Author Archives: Lisa Hajjar

About Lisa Hajjar

Lisa Hajjar is a professor of sociology at the University of California – Santa Barbara. Her work focuses on issues relating to law and conflict, specifically military courts and occupations, torture and targeted killing. Publications include Courting Conflict: The Israeli Military Court System in the West Bank and Gaza (University of California Press, 2005) and Torture: A Sociology of Violence and Human Rights (Routledge 2013). She is currently working two books, one titled The War in Court: The Inside Story of the Fight against US Torture in the “War on Terror” which is under contract with University of California Press, and the other titled Genealogies of Human Rights in the Arab World, coauthored with Omar Dewachi.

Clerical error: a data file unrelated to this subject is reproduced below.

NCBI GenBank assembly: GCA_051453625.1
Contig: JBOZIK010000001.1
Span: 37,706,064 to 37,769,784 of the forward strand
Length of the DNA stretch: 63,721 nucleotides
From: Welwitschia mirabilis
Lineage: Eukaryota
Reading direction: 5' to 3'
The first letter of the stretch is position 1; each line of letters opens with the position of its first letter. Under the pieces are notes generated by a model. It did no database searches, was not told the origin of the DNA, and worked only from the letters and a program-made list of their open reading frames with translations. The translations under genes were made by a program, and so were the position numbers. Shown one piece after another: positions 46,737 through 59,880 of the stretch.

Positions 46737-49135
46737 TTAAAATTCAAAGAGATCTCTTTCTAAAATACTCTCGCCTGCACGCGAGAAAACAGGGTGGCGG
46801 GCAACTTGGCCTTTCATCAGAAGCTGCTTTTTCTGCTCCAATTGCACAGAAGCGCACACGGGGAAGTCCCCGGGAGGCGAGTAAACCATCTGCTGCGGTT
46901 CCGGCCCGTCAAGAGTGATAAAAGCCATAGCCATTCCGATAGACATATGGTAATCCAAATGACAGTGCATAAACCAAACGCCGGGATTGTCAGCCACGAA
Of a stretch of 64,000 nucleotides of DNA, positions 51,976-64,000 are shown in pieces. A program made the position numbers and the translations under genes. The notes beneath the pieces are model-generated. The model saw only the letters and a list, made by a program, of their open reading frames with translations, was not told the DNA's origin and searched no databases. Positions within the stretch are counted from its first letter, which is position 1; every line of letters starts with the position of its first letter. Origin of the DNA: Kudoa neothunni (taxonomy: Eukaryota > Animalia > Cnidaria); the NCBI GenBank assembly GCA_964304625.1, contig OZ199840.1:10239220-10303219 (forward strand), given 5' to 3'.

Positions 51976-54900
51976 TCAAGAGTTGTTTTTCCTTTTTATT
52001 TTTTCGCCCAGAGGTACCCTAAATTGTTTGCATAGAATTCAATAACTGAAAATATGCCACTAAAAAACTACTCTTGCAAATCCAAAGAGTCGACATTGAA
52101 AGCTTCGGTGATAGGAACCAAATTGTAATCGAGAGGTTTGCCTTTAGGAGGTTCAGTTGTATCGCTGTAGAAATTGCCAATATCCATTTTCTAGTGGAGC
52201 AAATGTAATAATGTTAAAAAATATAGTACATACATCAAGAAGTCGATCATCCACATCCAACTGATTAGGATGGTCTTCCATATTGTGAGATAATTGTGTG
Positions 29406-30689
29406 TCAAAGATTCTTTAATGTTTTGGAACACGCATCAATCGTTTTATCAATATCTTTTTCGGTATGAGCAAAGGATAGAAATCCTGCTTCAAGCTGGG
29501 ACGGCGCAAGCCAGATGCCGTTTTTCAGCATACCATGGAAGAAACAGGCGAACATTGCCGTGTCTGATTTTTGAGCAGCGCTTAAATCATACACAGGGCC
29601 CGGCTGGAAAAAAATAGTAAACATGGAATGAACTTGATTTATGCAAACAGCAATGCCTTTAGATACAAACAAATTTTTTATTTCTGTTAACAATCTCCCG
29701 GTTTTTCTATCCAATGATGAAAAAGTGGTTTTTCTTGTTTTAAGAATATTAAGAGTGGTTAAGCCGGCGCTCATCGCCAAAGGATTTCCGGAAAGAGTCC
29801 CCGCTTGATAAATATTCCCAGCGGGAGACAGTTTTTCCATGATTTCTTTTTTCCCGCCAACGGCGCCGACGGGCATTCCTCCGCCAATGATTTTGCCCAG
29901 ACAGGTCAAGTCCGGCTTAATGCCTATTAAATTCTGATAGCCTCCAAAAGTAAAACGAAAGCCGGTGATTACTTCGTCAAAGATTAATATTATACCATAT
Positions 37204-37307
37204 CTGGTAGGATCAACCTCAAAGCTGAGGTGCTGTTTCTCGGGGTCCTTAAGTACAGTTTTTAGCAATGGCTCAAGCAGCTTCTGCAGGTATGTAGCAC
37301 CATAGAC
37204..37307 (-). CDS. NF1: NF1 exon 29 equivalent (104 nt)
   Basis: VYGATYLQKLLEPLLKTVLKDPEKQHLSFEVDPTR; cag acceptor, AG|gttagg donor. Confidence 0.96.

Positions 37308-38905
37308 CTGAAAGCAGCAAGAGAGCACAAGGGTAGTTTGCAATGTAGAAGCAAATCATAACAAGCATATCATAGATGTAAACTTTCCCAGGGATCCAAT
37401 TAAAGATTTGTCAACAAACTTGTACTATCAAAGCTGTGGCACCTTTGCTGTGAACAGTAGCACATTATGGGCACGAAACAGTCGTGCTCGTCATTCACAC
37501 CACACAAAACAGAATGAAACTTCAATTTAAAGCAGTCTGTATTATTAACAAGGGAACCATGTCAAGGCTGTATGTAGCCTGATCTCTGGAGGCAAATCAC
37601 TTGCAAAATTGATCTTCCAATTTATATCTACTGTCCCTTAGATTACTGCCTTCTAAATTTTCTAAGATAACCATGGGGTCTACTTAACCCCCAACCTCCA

A Commentary on Human Shields: A History of People in the Line of Fire

This essay is part of a symposium on Neve Gordon and Nicola Perugini’s Human Shields. All contributions to the symposium can be found here. A few minutes before midnight on May 1, 2011, President Barak Obama went on television to announce that the nation’s most wanted man was dead. Al-Qaeda leader Osama bin Laden, who orchestrated the terrorist attacks of September 11, 2001 that killed almost three thousand people, now lay in a watery grave in an undisclosed location. “Justice has been done,” Obama said. Continue reading →